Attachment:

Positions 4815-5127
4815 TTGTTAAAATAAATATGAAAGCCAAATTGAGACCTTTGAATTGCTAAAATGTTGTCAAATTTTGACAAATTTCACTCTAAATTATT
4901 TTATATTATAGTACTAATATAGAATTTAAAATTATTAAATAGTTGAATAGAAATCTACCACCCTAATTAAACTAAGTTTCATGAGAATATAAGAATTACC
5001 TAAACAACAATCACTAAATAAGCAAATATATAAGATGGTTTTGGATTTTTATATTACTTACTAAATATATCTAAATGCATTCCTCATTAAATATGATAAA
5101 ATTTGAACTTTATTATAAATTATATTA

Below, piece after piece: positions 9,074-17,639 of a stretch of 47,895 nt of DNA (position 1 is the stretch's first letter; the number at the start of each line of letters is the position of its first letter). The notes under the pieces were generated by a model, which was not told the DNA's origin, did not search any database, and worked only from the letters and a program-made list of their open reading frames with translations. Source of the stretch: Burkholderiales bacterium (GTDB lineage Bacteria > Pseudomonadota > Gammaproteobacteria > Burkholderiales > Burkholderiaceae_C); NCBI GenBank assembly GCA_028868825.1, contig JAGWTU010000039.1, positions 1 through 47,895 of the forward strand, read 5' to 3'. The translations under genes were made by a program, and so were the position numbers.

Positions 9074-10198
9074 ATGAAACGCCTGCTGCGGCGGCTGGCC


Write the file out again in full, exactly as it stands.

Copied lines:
Positions 4815-5127
4815 TTGTTAAAATAAATATGAAAGCCAAATTGAGACCTTTGAATTGCTAAAATGTTGTCAAATTTTGACAAATTTCACTCTAAATTATT
4901 TTATATTATAGTACTAATATAGAATTTAAAATTATTAAATAGTTGAATAGAAATCTACCACCCTAATTAAACTAAGTTTCATGAGAATATAAGAATTACC
5001 TAAACAACAATCACTAAATAAGCAAATATATAAGATGGTTTTGGATTTTTATATTACTTACTAAATATATCTAAATGCATTCCTCATTAAATATGATAAA
5101 ATTTGAACTTTATTATAAATTATATTA

Below, piece after piece: positions 9,074-17,639 of a stretch of 47,895 nt of DNA (position 1 is the stretch's first letter; the number at the start of each line of letters is the position of its first letter). The notes under the pieces were generated by a model, which was not told the DNA's origin, did not search any database, and worked only from the letters and a program-made list of their open reading frames with translations. Source of the stretch: Burkholderiales bacterium (GTDB lineage Bacteria > Pseudomonadota > Gammaproteobacteria > Burkholderiales > Burkholderiaceae_C); NCBI GenBank assembly GCA_028868825.1, contig JAGWTU010000039.1, positions 1 through 47,895 of the forward strand, read 5' to 3'. The translations under genes were made by a program, and so were the position numbers.

Positions 9074-10198
9074 ATGAAACGCCTGCTGCGGCGGCTGGCC